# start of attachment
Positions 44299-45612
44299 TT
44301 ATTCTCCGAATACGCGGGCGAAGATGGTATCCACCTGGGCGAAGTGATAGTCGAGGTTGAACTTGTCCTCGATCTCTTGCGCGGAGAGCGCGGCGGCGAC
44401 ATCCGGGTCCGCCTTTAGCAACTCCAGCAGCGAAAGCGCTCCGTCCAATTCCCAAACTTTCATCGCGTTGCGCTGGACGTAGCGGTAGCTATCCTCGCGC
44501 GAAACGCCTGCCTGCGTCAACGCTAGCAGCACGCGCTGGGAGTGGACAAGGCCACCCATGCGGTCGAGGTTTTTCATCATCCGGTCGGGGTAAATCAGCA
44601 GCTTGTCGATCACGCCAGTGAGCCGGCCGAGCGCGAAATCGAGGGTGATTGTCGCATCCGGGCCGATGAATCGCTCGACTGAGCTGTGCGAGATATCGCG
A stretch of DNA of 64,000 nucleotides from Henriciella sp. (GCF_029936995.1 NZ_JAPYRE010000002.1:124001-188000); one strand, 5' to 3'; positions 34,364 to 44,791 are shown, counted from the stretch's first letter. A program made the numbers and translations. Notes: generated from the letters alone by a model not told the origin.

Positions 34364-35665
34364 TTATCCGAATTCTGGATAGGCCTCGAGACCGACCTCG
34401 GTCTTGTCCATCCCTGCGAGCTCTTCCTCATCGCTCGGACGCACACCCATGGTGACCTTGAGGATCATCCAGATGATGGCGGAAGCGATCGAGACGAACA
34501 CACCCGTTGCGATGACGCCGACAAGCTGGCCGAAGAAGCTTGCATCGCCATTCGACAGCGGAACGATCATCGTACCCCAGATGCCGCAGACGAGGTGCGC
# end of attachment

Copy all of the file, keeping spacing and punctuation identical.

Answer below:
Positions 44299-45612
44299 TT
44301 ATTCTCCGAATACGCGGGCGAAGATGGTATCCACCTGGGCGAAGTGATAGTCGAGGTTGAACTTGTCCTCGATCTCTTGCGCGGAGAGCGCGGCGGCGAC
44401 ATCCGGGTCCGCCTTTAGCAACTCCAGCAGCGAAAGCGCTCCGTCCAATTCCCAAACTTTCATCGCGTTGCGCTGGACGTAGCGGTAGCTATCCTCGCGC
44501 GAAACGCCTGCCTGCGTCAACGCTAGCAGCACGCGCTGGGAGTGGACAAGGCCACCCATGCGGTCGAGGTTTTTCATCATCCGGTCGGGGTAAATCAGCA
44601 GCTTGTCGATCACGCCAGTGAGCCGGCCGAGCGCGAAATCGAGGGTGATTGTCGCATCCGGGCCGATGAATCGCTCGACTGAGCTGTGCGAGATATCGCG
A stretch of DNA of 64,000 nucleotides from Henriciella sp. (GCF_029936995.1 NZ_JAPYRE010000002.1:124001-188000); one strand, 5' to 3'; positions 34,364 to 44,791 are shown, counted from the stretch's first letter. A program made the numbers and translations. Notes: generated from the letters alone by a model not told the origin.

Positions 34364-35665
34364 TTATCCGAATTCTGGATAGGCCTCGAGACCGACCTCG
34401 GTCTTGTCCATCCCTGCGAGCTCTTCCTCATCGCTCGGACGCACACCCATGGTGACCTTGAGGATCATCCAGATGATGGCGGAAGCGATCGAGACGAACA
34501 CACCCGTTGCGATGACGCCGACAAGCTGGCCGAAGAAGCTTGCATCGCCATTCGACAGCGGAACGATCATCGTACCCCAGATGCCGCAGACGAGGTGCGC